Iran, at odds with the United States and other governments over its nuclear program, raised eyebrows with the prospect set out on Tuesday by the Islamic Republic's navy chief.
"Like the arrogant powers that are present near our marine borders, we will also have a powerful presence close to American marine borders," Rear Admiral Habibollah Sayyari said, according to the official IRNA news agency.
White House spokesman Jay Carney dismissed the idea in a one-sentence reply to a reporter's question.
"We don't take these statements seriously, given that they do not reflect at all Iran's naval capabilities," Carney said.
Sayyari - whose declaration came just weeks after Turkey said it would host a NATO radar system to help spot missile threats from outside Europe, including Iran - gave no details of the timing or size of such a naval deployment.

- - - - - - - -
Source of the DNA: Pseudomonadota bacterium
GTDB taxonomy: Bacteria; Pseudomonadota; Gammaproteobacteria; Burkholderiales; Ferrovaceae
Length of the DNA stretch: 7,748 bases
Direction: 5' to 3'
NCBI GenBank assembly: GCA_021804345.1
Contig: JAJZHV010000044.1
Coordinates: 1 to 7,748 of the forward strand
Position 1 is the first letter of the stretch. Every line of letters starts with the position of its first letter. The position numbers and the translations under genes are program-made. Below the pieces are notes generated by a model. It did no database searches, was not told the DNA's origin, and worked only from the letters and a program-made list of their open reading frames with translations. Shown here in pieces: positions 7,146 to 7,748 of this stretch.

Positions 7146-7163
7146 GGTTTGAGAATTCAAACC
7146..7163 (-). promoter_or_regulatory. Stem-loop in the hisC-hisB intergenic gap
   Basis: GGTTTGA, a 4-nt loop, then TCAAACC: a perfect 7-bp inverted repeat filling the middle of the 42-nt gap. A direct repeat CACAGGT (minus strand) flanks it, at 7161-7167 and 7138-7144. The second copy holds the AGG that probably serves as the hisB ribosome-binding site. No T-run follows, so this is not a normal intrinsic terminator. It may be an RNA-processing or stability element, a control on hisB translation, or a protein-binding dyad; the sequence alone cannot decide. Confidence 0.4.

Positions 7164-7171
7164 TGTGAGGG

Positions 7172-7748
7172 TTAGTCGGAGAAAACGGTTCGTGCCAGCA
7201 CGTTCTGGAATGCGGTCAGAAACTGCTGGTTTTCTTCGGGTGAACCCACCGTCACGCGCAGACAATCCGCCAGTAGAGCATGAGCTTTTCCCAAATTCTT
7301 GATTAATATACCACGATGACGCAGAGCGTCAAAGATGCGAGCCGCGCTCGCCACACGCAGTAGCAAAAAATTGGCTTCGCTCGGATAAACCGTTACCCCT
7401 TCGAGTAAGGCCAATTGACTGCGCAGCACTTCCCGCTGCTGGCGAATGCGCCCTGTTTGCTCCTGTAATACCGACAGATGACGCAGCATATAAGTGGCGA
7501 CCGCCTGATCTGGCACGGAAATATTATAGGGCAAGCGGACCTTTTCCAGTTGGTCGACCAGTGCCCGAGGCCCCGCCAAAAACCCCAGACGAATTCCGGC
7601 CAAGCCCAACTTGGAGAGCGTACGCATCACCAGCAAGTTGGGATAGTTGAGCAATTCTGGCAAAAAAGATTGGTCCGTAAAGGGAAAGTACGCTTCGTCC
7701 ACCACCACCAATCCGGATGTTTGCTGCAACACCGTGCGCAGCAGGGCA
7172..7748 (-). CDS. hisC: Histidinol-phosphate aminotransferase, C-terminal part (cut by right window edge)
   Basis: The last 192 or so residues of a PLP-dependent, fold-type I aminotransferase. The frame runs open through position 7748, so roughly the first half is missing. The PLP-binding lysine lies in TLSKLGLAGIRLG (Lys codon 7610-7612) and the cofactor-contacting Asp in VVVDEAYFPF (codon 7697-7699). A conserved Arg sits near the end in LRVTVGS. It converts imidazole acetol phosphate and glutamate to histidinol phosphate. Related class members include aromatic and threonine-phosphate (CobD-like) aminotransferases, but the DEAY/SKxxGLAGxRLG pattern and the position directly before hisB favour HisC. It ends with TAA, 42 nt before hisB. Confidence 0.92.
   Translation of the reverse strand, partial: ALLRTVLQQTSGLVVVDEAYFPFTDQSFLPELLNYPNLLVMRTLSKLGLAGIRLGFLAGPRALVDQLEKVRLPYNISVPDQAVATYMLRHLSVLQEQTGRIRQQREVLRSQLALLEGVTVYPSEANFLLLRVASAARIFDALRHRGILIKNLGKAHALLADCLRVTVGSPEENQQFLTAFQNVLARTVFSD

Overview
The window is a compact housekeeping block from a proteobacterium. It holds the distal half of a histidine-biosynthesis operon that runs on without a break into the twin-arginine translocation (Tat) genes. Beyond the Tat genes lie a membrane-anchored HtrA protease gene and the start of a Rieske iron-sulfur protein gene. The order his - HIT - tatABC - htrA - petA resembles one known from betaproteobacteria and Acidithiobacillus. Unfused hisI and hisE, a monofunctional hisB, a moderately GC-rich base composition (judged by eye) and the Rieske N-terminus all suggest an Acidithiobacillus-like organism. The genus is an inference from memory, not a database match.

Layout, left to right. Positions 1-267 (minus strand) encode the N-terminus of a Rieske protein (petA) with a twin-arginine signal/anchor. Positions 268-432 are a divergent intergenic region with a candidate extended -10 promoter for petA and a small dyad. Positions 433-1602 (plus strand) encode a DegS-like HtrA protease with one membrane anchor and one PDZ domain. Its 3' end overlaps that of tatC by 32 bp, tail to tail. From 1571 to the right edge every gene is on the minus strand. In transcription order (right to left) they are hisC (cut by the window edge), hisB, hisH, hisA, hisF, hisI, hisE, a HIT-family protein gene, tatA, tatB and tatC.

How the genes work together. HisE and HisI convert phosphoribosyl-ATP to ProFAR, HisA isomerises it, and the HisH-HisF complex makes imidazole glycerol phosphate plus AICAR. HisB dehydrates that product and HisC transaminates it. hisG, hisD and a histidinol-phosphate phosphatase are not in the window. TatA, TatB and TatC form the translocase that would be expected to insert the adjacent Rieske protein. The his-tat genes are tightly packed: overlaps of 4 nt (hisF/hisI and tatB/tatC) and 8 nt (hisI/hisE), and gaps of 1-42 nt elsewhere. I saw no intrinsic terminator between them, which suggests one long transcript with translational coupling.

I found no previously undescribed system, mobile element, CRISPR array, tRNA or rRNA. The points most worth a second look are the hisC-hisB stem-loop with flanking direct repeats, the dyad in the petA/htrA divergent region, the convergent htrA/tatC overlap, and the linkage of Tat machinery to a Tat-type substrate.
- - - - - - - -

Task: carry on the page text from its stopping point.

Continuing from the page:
The navy is vital for Tehran due to the Gulf's importance as a route for Iran's oil exports but it "is outdated and in need of substantial modernization," according to the GlobalSecurity.org think tank.
"For the present, Iran's naval capacity remains limited and barely supports its status as essentially a coastal defense force," GlobalSecurity.org said on its website.
The United States and Israel have not ruled out using force against Iran if diplomacy fails to prevent it from getting nuclear weapons. Iran insists its nuclear program is purely peaceful and largely for the generation of electricity.